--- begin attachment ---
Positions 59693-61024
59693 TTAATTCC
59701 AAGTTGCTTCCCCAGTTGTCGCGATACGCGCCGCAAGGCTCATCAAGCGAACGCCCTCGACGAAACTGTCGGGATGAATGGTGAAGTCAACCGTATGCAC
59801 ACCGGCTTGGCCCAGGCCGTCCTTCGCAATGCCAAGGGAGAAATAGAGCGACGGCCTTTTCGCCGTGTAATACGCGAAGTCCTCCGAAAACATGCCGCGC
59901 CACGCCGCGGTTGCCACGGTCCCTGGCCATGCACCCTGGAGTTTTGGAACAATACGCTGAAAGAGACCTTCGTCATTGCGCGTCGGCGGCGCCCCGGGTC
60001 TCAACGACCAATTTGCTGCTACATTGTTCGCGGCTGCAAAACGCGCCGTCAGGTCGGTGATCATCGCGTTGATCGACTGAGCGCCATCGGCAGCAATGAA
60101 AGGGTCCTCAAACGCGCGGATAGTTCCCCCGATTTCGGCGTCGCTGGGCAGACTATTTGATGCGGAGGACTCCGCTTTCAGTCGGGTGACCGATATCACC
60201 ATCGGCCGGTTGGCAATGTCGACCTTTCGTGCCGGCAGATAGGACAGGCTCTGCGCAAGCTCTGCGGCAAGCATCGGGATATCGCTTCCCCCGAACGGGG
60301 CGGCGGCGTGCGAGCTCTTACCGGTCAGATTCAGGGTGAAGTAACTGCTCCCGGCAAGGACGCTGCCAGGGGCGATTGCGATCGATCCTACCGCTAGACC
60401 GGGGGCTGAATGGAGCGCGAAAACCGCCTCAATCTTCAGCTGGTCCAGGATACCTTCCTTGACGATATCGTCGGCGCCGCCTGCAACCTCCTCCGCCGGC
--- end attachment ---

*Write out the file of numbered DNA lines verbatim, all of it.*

Positions 59693-61024
59693 TTAATTCC
59701 AAGTTGCTTCCCCAGTTGTCGCGATACGCGCCGCAAGGCTCATCAAGCGAACGCCCTCGACGAAACTGTCGGGATGAATGGTGAAGTCAACCGTATGCAC
59801 ACCGGCTTGGCCCAGGCCGTCCTTCGCAATGCCAAGGGAGAAATAGAGCGACGGCCTTTTCGCCGTGTAATACGCGAAGTCCTCCGAAAACATGCCGCGC
59901 CACGCCGCGGTTGCCACGGTCCCTGGCCATGCACCCTGGAGTTTTGGAACAATACGCTGAAAGAGACCTTCGTCATTGCGCGTCGGCGGCGCCCCGGGTC
60001 TCAACGACCAATTTGCTGCTACATTGTTCGCGGCTGCAAAACGCGCCGTCAGGTCGGTGATCATCGCGTTGATCGACTGAGCGCCATCGGCAGCAATGAA
60101 AGGGTCCTCAAACGCGCGGATAGTTCCCCCGATTTCGGCGTCGCTGGGCAGACTATTTGATGCGGAGGACTCCGCTTTCAGTCGGGTGACCGATATCACC
60201 ATCGGCCGGTTGGCAATGTCGACCTTTCGTGCCGGCAGATAGGACAGGCTCTGCGCAAGCTCTGCGGCAAGCATCGGGATATCGCTTCCCCCGAACGGGG
60301 CGGCGGCGTGCGAGCTCTTACCGGTCAGATTCAGGGTGAAGTAACTGCTCCCGGCAAGGACGCTGCCAGGGGCGATTGCGATCGATCCTACCGCTAGACC
60401 GGGGGCTGAATGGAGCGCGAAAACCGCCTCAATCTTCAGCTGGTCCAGGATACCTTCCTTGACGATATCGTCGGCGCCGCCTGCAACCTCCTCCGCCGGC